Kelly also admitted that between March 2013 and October 2014, he helped Quiros and Stenger pay over $47 million in AnC Vermont investor money to Jay Construction Management (JCM), a Quiros-controlled entity that was designated as a pass-through corporation for approximately $52 million that was to be paid to a Korean company created and controlled by Choi.  During this period, Kelly knew that Quiros forwarded less than $6 million from JCM to Choi’s company.  

Kelly knew that Quiros used approximately $21 million of the AnC Vermont investor funds sent to JCM to pay off a Raymond James loan that was used for expenses unrelated to the AnC Vermont project.  In addition to the wire fraud conspiracy charge, Kelly admitted helping conceal from the VRC that Quiros had used the $21 million in AnC Vermont investor funds for purposes unrelated to the AnC Vermont project.

As part of his plea agreement, Kelly agreed to cooperate in the government’s ongoing matters related to this case.  The plea agreement signed by Kelly and the government capped Kelly’s potential jail sentence at 36 months, so long as he abided by the terms of the agreement.  In connection with Kelly’s sentencing proceeding, the government informed the Court that Kelly had abided by the agreement’s terms and would be called as a witness at any trial of Kelly’s co-defendants.

Co-defendant Quiros pleaded guilty to wire fraud conspiracy, money laundering, and concealment charges in August 2020 and is scheduled to be sentenced on April 29.  Co-defendant Stenger pleaded guilty to submitting false documents to the VRC and was sentenced to 18 months’ imprisonment and 3 years of supervised release, and ordered to pay $250,000 in restitution, on April 14.  Co-defendant Choi remains at large.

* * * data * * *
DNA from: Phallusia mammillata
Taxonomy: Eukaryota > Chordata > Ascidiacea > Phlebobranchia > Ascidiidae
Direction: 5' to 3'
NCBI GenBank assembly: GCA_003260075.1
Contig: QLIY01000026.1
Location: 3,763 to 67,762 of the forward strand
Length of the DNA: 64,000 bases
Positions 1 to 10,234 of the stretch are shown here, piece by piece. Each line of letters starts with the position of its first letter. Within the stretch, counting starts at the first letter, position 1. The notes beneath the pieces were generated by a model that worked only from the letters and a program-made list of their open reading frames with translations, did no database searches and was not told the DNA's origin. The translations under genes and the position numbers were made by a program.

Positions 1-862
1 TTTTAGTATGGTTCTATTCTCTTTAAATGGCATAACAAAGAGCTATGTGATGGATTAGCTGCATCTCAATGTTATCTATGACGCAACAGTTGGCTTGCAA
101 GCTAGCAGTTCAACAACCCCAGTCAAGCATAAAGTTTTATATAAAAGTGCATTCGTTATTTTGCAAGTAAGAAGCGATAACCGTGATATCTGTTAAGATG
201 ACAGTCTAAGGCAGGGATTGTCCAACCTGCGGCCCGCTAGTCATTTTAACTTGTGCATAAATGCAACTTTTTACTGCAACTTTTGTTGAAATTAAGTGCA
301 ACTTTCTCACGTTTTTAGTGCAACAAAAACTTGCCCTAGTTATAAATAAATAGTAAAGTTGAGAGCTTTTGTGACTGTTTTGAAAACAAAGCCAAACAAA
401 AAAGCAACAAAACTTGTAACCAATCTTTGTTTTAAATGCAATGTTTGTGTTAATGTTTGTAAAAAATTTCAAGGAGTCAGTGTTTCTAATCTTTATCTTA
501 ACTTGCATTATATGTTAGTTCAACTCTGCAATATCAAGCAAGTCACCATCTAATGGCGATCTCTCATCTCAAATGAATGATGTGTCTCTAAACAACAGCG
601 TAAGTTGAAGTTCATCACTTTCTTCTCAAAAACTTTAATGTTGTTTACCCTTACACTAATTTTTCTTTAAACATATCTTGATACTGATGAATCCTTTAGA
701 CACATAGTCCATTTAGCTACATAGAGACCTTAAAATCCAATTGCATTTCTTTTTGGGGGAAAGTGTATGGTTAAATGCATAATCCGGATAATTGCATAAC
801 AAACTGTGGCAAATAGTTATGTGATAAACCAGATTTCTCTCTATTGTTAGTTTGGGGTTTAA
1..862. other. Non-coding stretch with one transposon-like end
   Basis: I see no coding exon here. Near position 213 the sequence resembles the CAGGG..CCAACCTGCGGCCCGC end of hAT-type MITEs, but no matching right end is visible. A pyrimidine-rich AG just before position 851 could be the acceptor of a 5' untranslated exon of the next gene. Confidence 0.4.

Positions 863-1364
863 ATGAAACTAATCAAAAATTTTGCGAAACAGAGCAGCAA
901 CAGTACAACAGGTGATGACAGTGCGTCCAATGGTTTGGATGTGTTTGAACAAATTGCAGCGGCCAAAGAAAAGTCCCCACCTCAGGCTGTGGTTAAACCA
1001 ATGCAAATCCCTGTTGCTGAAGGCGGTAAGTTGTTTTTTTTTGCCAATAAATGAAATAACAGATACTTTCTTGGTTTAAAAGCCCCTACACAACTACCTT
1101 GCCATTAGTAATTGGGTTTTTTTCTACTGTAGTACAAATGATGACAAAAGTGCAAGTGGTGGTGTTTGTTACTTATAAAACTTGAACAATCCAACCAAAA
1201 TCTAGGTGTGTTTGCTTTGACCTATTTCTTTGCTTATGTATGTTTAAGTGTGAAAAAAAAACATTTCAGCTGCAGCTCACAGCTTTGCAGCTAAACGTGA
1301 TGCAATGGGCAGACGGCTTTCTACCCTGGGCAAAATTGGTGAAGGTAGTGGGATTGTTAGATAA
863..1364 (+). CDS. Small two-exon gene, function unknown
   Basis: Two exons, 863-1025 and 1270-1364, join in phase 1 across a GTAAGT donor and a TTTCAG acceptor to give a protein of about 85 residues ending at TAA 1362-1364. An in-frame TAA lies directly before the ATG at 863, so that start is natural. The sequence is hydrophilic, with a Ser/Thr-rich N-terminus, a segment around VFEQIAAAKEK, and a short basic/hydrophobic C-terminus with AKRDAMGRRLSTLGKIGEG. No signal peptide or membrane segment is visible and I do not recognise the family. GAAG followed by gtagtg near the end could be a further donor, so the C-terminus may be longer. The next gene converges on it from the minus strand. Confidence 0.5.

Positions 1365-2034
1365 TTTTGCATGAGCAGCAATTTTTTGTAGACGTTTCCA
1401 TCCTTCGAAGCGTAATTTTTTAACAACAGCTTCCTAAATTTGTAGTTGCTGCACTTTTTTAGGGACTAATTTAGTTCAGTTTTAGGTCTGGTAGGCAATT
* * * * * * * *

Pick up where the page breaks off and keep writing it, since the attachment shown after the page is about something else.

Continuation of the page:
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6 replies »

  1. Wasn’t Patrick Leahy involved in this project.? I remember him being on TV say he helped with citizenship issue.

    • You bet Leahy was involved. His wife, Marcelle, is the niece of the late real estate tycoon, Tony Pomerleau. And Mr. Pomerleau was the owner of much of the Newport real estate that was intertwined in this EB-5 deal. Both Senator Leahy and his wife actively promoted the project. There is video of them in one of the promotional get-togethers speaking on behalf of the project. Curiously, when the project first began to unravel, Tony Pomerleau cut his ties with the project – before anyone else did. Unfortunately, we’ll never know what Pomerleau knew and when he knew it. And good luck getting anything out of Patrick Leahy. Good riddance.

    • Lieutenant, I remember press conferences where he was the Biggest Cheerleader for EB-5 – until the scandal broke, whereupon he seemed nonplussed: “That’s not the Bill Stenger I know, ” I seem to remember him saying. VTDigger had done excellent reporting on the Shumlin connection, but to my knowledge it hasn’t (yet) risen to the level of criminal charges. All I know. We need to remember it LOOKED like a clever government solution to the generational economic poverty of the NEK.

  2. The EB-5 program seems that it was custom made for fraudsters.

    On another subject do you think the Nigerian Prince that is emailing me about
    a 10 million dollar transaction is on the level ?